Release Date: In theaters March 31, 2017; Streaming begins April 4, 2017
Premiered September 2016 at the Toronto International Film Festival
Written by Kara Holden, based on the book by Caren Lissner; directed by Susan Johnson
Cast: Bel Powley, Nathan Lane, Gabriel Byrne, William Moseley, Colin O’Donoghue, Jason Ritter
Synopsis from the TIFF 2016 website:
Awkward, isolated and disapproving of most of the people around her, a precocious 19-year-old genius is challenged to put her convictions to the test by venturing out on to the NYC dating scene, in this adaptation of Caren Lissner’s best-selling 2003 novel.
Depending on your point of view, Carrie Pilby (Bel Powley) either has a problem or she is a problem. This very clever girl graduated Harvard at the age of 19 and lives in a small NYC apartment paid for by her London-based father. World on a string, right? On the contrary — Carrie has no job, no purpose, and no friends, because she actively dislikes just about everyone (rating them “morally and intellectually unacceptable”) as only a teenager can. Her one regular contact is her dad’s therapist friend, Dr. Petrov (Nathan Lane), who after a fruitless series of weekly visits finally sets Carrie some homework: a five-point plan to get her life together.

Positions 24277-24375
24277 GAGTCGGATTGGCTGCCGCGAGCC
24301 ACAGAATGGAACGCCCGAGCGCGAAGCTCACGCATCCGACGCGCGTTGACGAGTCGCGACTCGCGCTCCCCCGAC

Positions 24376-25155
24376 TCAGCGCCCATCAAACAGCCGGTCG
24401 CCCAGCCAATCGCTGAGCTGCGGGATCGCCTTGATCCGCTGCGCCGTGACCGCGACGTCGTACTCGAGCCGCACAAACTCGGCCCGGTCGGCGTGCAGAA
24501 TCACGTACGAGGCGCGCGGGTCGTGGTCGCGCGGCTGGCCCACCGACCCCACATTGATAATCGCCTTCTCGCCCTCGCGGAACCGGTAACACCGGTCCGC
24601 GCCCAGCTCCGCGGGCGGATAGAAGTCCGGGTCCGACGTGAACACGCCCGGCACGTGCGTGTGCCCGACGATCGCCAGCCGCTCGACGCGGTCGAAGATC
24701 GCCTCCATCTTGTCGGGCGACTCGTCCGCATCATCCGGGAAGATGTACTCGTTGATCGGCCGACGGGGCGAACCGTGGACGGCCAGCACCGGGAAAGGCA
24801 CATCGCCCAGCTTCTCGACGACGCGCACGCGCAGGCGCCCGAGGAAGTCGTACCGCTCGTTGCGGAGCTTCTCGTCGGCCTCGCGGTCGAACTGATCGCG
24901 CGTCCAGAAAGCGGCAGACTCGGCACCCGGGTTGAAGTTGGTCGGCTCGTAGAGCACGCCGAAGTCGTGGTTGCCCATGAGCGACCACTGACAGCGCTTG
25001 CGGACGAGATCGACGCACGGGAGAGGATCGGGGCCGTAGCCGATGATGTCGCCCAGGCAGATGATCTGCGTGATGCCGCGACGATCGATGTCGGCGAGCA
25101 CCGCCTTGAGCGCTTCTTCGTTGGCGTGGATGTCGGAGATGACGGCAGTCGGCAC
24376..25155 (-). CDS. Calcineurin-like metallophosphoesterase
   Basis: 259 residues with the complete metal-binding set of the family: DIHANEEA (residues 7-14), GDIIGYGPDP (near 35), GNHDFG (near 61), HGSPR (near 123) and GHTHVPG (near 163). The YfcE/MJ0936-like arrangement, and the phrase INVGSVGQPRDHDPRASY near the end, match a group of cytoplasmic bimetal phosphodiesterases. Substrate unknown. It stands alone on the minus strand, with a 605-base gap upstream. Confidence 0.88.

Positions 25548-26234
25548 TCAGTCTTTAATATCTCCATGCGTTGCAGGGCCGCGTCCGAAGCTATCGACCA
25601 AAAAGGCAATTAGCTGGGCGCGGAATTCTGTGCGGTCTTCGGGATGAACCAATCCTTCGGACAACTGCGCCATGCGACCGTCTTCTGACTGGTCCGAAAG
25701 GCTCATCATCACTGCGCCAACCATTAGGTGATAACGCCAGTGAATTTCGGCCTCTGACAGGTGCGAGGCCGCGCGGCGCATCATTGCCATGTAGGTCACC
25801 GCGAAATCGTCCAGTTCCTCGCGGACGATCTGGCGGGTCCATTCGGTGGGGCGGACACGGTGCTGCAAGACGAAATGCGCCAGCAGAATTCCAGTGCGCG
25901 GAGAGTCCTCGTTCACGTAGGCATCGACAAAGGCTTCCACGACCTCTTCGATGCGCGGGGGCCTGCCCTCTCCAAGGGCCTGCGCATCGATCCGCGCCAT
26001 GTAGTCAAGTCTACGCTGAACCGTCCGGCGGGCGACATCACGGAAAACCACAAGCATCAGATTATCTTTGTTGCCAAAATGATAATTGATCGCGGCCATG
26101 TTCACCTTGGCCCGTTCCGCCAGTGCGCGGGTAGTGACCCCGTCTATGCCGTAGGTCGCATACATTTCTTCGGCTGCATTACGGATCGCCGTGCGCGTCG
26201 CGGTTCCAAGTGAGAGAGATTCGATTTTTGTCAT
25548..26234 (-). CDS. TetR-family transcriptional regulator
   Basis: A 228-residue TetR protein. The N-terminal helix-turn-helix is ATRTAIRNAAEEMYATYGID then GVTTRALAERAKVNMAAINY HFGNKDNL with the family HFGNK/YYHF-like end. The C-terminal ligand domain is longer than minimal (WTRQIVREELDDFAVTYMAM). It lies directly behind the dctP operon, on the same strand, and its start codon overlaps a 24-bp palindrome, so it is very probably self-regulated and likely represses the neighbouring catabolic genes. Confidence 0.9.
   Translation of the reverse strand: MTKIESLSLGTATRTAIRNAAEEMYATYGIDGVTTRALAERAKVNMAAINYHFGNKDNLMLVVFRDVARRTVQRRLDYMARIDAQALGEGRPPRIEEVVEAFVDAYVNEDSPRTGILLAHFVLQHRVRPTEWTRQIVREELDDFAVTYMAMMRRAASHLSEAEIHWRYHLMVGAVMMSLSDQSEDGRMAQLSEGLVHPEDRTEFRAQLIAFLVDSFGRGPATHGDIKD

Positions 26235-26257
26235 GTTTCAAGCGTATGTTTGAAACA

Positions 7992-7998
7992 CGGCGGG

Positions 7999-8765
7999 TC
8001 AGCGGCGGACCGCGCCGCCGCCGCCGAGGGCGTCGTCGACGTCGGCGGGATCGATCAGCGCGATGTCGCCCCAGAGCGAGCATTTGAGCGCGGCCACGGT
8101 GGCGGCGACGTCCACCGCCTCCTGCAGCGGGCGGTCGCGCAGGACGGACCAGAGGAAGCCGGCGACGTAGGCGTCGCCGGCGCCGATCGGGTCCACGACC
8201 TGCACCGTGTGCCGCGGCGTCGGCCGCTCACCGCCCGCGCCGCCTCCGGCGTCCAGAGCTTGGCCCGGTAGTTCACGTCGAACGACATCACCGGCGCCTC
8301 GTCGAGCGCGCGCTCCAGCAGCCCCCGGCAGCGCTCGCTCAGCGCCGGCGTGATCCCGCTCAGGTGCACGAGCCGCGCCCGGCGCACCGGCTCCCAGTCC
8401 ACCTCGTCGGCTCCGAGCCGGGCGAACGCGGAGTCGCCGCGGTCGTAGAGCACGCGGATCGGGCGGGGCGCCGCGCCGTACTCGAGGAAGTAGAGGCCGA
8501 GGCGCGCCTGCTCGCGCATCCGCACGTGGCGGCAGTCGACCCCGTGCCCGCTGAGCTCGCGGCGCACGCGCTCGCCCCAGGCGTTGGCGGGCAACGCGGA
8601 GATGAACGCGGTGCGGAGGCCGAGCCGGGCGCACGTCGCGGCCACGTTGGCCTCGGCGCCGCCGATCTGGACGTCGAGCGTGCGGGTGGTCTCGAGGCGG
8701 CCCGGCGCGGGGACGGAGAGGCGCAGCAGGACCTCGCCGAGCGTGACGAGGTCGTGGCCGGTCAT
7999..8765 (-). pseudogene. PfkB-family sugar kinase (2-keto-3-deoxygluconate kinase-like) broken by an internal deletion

Carrie grudgingly agrees to go through the list, but her execution leaves something to be desired. Item #3 (“Go on a date — with someone you like!”) backfires particularly badly when her Craigslist mate search leads to a connection with Matt (Jason Ritter), a man who is engaged but “unsure.” The results of that endeavour call for an emergency visit to Dr. Petrov. And when her father’s circumstances undergo a drastic change, Carrie begins to understand that reconciling with the past is the only way to tick those items off the to-do list.
Adapted from Caren Lissner’s bestselling novel, Carrie Pilby is a winning comedy about the metropolitan life of privileged youth, but it’s also much more than that. As the source of Carrie’s misanthropy is gradually revealed, our empathy for her grows, even if we want to pull our hair out in frustration at her lack of life skills. You might just end up loving her, even if she hates you.
Behind the Scenes:
Director Susan Johnson, Gabriel Byrne, Bel Powley, and unknown